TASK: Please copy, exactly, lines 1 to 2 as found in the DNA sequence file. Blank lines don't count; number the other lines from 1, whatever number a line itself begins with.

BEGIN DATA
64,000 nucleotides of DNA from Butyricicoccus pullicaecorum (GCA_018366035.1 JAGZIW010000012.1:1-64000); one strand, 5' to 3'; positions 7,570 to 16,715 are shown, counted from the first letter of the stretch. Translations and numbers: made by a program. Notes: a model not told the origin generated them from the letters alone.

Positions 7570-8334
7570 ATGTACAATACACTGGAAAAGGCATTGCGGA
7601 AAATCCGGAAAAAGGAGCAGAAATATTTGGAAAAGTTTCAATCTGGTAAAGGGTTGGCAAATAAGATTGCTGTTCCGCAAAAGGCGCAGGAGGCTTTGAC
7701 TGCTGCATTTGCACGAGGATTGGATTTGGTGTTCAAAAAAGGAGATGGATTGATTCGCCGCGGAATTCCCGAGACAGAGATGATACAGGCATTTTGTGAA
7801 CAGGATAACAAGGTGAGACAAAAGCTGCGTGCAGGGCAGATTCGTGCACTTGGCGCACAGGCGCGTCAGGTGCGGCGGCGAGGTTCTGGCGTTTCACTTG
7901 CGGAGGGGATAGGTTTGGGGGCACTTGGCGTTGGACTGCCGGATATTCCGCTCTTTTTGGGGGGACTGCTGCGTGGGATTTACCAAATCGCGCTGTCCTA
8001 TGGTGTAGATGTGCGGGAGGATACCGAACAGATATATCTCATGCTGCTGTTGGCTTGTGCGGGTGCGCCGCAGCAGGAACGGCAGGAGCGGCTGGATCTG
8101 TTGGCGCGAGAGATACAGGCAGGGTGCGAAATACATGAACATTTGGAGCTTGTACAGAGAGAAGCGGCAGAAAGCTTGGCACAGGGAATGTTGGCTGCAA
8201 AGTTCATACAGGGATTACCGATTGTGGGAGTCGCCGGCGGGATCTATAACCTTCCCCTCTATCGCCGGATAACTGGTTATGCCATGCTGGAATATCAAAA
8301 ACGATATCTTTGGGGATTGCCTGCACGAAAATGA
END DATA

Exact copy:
64,000 nucleotides of DNA from Butyricicoccus pullicaecorum (GCA_018366035.1 JAGZIW010000012.1:1-64000); one strand, 5' to 3'; positions 7,570 to 16,715 are shown, counted from the first letter of the stretch. Translations and numbers: made by a program. Notes: a model not told the origin generated them from the letters alone.

Positions 7570-8334